Poll: Will codeine be upscheduled?


white capsules, that resemble OMG Slim capsules

It’s the decision pharmacy has been waiting for – and it’s tipped to be made within a matter of weeks

The future of codeine-containing preparations available without prescription from pharmacy has been up in the air for some time, with the TGA still considering the numerous submissions and advice from the March 2016 meeting of the Advisory Committee on Medicines Scheduling.

In the last week, mainstream media reported that an upscheduling decision was on the cards soon, with one headline declaring, “Goodbye to over-the-counter pain relief”. And at the recent ASMI conference, Health Minister Sussan Ley suggested a final decision would be likely before the end of the year.

This week ASMI restated its support for retaining the current status of OTC codeine-containing preparations, while AJP spoke to leading pharmacist Nick Logan, who said he “hopes the outcome will be based on evidence that shows pharmacists are capable of responsibly managing OTC codeine products”.

MedsASSIST has shown that pharmacists are able to handle codeine-containing medicines in the Pharmacist Only schedule, he says.

Since its national rollout in March, 65% of pharmacies are now taking part in MedsASSIST, with over 3.6 million transactions recorded.

AJP would like to hear your predictions for the future of OTC codeine-containing preparations. Do you think the TGA will opt to keep the status quo—or reschedule these products to prescription-only? Let us know why in comments!

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NOTICE: It can sometimes take awhile for comment submissions to go through, please be patient.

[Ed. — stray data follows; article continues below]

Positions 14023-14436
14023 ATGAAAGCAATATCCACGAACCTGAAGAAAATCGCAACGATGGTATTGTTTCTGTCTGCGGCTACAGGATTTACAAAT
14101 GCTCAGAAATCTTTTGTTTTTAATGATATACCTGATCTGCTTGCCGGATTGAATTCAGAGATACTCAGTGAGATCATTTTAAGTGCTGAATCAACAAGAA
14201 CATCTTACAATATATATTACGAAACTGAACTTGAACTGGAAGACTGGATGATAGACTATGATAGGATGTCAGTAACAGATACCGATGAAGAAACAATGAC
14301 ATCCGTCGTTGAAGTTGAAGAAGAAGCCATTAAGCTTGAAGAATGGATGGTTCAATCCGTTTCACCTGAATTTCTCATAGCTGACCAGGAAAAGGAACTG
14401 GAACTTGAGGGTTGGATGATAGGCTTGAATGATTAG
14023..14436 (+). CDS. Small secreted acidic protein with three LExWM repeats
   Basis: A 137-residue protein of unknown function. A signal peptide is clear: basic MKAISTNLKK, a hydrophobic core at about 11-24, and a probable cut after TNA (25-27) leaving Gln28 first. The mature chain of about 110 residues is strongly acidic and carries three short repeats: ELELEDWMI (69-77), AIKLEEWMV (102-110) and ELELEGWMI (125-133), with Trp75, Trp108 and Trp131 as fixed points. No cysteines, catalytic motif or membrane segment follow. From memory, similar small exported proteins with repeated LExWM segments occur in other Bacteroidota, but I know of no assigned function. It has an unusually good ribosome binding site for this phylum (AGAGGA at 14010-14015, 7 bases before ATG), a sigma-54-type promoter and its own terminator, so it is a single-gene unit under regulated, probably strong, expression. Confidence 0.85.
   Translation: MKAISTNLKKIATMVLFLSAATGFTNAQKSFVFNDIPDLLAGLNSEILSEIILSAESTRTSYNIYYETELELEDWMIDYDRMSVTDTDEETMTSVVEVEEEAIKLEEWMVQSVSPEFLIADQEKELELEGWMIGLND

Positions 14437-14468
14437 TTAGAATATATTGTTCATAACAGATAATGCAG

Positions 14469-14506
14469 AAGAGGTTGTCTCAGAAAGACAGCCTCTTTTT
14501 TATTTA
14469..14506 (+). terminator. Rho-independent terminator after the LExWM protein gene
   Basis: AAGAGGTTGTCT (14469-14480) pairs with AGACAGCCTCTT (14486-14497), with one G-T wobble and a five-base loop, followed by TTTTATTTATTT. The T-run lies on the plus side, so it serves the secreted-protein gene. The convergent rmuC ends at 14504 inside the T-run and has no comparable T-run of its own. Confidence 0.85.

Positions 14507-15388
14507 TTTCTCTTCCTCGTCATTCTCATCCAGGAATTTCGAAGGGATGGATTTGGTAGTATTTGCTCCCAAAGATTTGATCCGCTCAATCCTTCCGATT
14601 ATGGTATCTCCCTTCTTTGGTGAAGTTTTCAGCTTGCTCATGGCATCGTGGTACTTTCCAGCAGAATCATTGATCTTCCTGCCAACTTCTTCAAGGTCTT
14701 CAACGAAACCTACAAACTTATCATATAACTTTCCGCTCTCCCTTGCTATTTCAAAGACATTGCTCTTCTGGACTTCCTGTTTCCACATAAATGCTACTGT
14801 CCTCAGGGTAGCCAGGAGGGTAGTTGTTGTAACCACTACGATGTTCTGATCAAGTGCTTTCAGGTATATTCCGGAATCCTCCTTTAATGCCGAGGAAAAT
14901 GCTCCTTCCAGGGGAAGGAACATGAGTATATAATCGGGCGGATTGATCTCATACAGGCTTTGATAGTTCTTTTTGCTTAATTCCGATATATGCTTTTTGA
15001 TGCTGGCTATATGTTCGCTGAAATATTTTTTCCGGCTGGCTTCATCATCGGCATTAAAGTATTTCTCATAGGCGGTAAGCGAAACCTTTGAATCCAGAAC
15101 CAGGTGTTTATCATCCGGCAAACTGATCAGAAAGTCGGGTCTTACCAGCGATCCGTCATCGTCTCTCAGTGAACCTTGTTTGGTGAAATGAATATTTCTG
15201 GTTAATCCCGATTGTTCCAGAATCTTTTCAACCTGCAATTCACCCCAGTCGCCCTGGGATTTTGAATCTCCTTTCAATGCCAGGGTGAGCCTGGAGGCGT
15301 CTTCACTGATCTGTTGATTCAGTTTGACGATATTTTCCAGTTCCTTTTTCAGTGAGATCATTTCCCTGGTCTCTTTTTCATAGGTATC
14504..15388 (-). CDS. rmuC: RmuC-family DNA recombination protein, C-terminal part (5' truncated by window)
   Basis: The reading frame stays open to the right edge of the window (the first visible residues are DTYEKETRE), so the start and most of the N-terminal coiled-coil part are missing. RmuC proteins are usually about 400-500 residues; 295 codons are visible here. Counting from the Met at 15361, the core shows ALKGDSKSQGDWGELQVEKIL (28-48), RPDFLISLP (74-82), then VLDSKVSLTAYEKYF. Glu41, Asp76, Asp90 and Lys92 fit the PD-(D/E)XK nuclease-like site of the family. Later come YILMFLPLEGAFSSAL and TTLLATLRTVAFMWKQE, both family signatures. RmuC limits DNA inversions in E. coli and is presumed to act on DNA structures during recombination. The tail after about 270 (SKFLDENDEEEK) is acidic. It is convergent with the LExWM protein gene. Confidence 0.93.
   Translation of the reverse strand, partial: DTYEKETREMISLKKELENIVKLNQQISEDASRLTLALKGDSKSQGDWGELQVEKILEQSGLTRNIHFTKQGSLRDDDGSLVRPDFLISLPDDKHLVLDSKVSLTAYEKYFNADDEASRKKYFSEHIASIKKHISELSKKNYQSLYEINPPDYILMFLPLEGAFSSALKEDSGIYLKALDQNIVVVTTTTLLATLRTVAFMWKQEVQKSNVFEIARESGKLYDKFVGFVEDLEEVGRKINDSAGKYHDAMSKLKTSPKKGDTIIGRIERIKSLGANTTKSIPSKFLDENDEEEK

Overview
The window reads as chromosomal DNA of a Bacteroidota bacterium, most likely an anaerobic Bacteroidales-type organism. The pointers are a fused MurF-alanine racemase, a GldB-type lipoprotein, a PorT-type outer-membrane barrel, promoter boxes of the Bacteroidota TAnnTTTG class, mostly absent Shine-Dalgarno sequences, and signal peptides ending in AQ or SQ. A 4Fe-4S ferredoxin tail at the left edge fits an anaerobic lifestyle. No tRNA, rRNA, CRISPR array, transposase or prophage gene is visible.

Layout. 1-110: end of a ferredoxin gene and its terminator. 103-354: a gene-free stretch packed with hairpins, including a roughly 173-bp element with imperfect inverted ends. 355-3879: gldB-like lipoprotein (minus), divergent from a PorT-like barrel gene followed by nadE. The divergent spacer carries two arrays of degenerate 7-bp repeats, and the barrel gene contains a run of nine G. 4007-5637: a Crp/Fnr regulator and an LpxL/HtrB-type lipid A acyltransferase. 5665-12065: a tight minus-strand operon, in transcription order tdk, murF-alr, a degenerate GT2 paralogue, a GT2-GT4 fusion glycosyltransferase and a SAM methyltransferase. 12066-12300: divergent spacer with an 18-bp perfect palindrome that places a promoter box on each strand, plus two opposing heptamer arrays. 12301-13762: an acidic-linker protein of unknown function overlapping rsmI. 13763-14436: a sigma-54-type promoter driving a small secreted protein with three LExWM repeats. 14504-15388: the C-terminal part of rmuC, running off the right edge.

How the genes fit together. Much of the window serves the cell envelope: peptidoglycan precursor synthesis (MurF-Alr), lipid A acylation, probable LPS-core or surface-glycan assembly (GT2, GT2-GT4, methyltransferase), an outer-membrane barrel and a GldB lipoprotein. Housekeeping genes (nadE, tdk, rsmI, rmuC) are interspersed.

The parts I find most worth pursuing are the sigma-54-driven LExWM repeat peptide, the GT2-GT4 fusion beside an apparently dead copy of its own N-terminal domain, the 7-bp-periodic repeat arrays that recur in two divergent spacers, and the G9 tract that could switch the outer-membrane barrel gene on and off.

4 Comments

  1. Troy
    21/11/2016

    The majority of the first petition responders to the TGA’s inquiry was to maintain the status quo. Responsible adults, who have used OTC codeine for years, in Australia, felt that it would be a pecuniary, time and bureaucratic imposition to have access to it removed. The TGA I believe was flummoxed with that response. So they tried again, and asked for second petition.

    Certain institutions (at least one of the pharmacy guilds, but not AMA, which is not a surprise) and many individuals felt that up scaling codeine to S4 was a mis-guided move, if the intention was to preclude access for codeine addicts. And the incidence of codeine addicts in comparison to the number of codeine users is minimal. This does not negate the importance of assisting those who become addicted to codeine; I am sure that codeine users are sympathetic with the plight of codeine addicts who become addicted sometimes by through genuine need but also mis-use. Penalising everyone to catch the few does not address the actual need of the few. This is another case of “social” justice, which is amorphous, ill-conceived and misapplied, which will not deal with the specific problem.

    Taking away the freedom of those who use and need OTC codeine for chronic pain by imposing extra monetary, time and bureaucratic costs (on responsible users) to catch the few who abuse it is not a solution. It is excessive over-reach and tyranny.

    • Toby
      21/11/2016

      Not that the TGA will care about disadvantaging the public. This decision is all about drumming up more business for the AMA and supermarkets, while gutting the pharmacy-only medicines s2 & s3 categories. This, at a time when the university boffins spruik pharmacy as being ever-more clinical, and yet seem happy with pharmacists not even being qualified enough to sell Panadeine. What a joke. But then again, it’s par for the course for the feeble pharmacy lobby.

      • vixeyv
        22/11/2016

        I don’t see how a doctor will be any more qualified to prescribe codeine for period pain than a pharmacist. Absolute joke.

    • Ronky
      21/11/2016

      Every single OTC codeine medicine is approved only for “the TEMPORARY relief of pain”. Any use of them for chronic pain is ipso facto an “off-label” unapproved use. It could certainly not be termed “responsible” to continue using them for weeks (months? years?) without the pain and its aetiology being assessed by a doctor. Certainly someone who has chronic pain should be regularly seeing a doctor.

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